Studies Compare Flap With Implant Breast Reconstruction After Mastectomy

a doctor shows her patient several breast implants in office

Breast cancer surgeons from the University of Michigan and colleagues have compared different methods of breast reconstruction used after mastectomy in 2 different studies. The studies looked at procedures that use implants and “flap” procedures. The authors conclude that women should be informed enough to make decisions along with their surgeons based on the woman’s own medical situation as well as personal preference.

In general, the studies found better quality of life and breast satisfaction with flap procedures, however, they also found that rates of complications were higher with flap procedures than with implants. The studies used data from the Mastectomy Reconstruction Outcomes Consortium (MROC) trial and were published June 20, 2018 in JAMA Surgery.

Higher personal satisfaction scores with flap procedures vs. implants

One of the studies looked at about 1200 women who completed a survey called BREAST-Q, designed to compare responses from women who had different types of breast reconstruction surgeries after mastectomies. The women took the survey before reconstruction surgery and then again 2 years after surgery.

Types of breast reconstruction

Several types of reconstruction surgery are available for women who want to rebuild their breasts after breast cancer surgery. Two main options are:

  • Breast implants, which use silicone or saline inserts at the breast site
  • Flap procedures, also called autologous tissue reconstruction, which use tissue from another part of a woman’s body to form a new breast

Women who underwent flap procedures reported significantly greater satisfaction with their breasts, sexual well-being, and psychosocial well-being than women who underwent implant reconstruction. However, women who underwent flap procedures reported less satisfaction with their abdomen at 2 years than they did before their surgery. Often, tissue is taken from the abdomen for a flap procedure.

More post-surgery complications with flap procedures vs. implants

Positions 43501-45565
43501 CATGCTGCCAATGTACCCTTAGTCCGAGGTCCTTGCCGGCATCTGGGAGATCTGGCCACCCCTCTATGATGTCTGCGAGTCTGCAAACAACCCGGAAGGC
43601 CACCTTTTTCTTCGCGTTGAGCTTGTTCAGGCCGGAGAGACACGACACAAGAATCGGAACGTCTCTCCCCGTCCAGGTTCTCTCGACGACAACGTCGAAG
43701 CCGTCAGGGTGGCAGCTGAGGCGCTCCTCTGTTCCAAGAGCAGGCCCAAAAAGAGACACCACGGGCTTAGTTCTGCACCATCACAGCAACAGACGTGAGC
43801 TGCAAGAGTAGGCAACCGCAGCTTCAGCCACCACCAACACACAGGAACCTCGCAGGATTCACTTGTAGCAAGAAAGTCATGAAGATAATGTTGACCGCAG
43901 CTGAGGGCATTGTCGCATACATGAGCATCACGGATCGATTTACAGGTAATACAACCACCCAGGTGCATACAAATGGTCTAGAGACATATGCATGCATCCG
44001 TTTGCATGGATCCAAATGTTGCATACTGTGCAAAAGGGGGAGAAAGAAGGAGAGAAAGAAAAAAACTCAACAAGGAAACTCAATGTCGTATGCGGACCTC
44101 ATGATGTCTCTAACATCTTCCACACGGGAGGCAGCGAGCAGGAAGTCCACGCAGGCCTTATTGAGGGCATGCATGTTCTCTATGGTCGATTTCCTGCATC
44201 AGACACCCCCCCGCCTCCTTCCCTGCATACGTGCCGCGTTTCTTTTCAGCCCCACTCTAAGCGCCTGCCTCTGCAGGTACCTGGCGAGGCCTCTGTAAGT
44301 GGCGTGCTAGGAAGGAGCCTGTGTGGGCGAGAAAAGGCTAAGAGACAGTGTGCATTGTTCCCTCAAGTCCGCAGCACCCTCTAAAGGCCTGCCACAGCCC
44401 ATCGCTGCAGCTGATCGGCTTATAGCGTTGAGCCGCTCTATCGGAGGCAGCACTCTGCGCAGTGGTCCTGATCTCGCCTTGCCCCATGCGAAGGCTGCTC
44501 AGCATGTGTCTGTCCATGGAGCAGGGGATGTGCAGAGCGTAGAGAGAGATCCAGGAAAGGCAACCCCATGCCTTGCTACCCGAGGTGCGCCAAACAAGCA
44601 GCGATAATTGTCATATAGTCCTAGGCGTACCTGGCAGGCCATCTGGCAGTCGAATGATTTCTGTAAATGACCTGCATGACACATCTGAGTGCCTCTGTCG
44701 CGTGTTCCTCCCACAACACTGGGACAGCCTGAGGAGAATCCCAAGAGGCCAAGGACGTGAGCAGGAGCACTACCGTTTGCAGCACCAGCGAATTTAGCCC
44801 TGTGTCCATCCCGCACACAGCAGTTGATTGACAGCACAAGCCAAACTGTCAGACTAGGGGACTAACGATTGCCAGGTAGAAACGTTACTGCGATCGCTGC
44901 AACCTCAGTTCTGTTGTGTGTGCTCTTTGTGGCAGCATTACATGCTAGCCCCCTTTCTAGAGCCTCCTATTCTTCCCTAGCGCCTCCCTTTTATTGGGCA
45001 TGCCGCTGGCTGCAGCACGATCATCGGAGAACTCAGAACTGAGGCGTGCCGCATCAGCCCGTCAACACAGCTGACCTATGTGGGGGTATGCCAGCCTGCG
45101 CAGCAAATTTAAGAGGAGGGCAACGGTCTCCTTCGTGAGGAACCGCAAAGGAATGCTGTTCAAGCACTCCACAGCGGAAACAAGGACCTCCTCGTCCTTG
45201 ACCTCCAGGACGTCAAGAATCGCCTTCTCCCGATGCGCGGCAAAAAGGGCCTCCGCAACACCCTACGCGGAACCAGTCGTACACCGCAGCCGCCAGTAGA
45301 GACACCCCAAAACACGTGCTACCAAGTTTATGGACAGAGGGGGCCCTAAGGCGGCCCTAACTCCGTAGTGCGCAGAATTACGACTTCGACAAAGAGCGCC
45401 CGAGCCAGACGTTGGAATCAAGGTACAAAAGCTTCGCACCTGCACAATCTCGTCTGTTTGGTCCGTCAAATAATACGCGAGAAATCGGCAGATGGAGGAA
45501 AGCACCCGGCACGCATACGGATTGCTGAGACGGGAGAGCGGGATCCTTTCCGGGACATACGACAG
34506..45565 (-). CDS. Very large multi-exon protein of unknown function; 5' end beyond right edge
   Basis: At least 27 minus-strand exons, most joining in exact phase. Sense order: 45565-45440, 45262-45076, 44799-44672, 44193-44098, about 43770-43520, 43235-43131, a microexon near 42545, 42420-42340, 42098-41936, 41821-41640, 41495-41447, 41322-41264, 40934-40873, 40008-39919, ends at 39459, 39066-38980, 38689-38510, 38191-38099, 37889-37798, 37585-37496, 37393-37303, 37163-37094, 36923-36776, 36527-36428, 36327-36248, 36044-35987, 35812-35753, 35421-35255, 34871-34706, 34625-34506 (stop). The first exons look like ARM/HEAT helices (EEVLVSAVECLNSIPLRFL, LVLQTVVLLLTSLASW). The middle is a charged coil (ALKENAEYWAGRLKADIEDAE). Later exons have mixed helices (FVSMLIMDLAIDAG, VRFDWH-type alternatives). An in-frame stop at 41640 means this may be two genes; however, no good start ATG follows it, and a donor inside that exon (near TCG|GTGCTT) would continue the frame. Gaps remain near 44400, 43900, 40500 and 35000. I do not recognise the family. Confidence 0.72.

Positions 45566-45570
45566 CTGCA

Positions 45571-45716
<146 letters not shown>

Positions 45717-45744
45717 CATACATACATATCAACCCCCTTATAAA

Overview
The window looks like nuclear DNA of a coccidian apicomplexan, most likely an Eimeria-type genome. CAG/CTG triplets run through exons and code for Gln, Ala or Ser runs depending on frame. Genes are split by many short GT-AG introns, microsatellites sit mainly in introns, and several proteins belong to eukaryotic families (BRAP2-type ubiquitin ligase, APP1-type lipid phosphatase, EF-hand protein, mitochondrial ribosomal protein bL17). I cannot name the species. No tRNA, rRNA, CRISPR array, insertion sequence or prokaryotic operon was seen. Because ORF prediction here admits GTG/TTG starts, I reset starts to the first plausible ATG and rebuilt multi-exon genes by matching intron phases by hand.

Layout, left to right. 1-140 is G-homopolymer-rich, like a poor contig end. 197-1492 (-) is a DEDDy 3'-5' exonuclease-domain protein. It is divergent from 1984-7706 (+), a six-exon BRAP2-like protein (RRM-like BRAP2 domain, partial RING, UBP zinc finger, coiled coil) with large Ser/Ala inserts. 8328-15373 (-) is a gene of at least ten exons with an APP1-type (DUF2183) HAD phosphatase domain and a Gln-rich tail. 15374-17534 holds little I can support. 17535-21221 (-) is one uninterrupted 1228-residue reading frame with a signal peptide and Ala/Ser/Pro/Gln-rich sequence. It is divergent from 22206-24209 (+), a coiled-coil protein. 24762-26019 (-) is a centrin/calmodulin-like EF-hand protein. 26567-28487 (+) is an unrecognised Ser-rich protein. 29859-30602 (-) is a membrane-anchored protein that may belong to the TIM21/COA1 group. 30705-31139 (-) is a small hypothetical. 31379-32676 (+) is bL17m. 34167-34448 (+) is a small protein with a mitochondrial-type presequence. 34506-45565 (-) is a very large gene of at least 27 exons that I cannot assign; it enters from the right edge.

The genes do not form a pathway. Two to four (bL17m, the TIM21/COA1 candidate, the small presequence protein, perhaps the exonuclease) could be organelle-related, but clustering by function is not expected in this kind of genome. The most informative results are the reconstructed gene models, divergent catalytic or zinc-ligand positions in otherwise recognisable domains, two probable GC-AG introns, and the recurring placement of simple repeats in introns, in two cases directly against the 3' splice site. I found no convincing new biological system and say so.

The other study included more than 2300 women who underwent breast reconstruction following mastectomy and followed them for 2 years.

This study found higher complication rates within 2 years following surgery among women who underwent flap procedures compared with women who underwent implant procedures. Rates of complications ranged from 35.8% to 73.9% among the flap procedure group compared with a range of 26.6% to 31.3% among the implant group.

However, the study authors point out that with additional years of follow-up, implant-based procedures are more likely than flap procedures to have increased complication rates. Also, more surgery is often needed years later to remove, modify, or replace implants.

The study also found complication rates were higher for some women, including those who:

  • Had radiation treatment during or after reconstruction
  • Had chemotherapy during or after reconstruction
  • Had both breasts reconstructed
  • Delayed reconstruction surgery (instead of having it done at the same time as the mastectomy)
  • Had higher BMI
  • Were older

Authors of both studies emphasize that patients need to know about possible complications and their own risk for developing problems after reconstruction. They say the findings of these studies can be used to help women and surgeons make better informed decisions when choosing the best type of breast reconstruction procedure for their individual situation.

The American Cancer Society medical and editorial content team
Our team is made up of doctors and master's-prepared nurses with deep knowledge of cancer care as well as journalists, editors, and translators with extensive experience in medical writing.

Long-term Patient-Reported Outcomes in Postmastectomy Breast Reconstruction. Published online June 20, 2018 in JAMA Surgery. First author Katherine B. Santosa, MD. University of Michigan Health System, Ann Arbor, Mich.

Comparison of 2-Year Complication Rates Among Common Techniques for Postmastectomy Breast Reconstruction. Published online June 20, 2018 in JAMA Surgery. First author Katelyn G. Bennett, MD. University of Michigan Health System, Ann Arbor, Mich.


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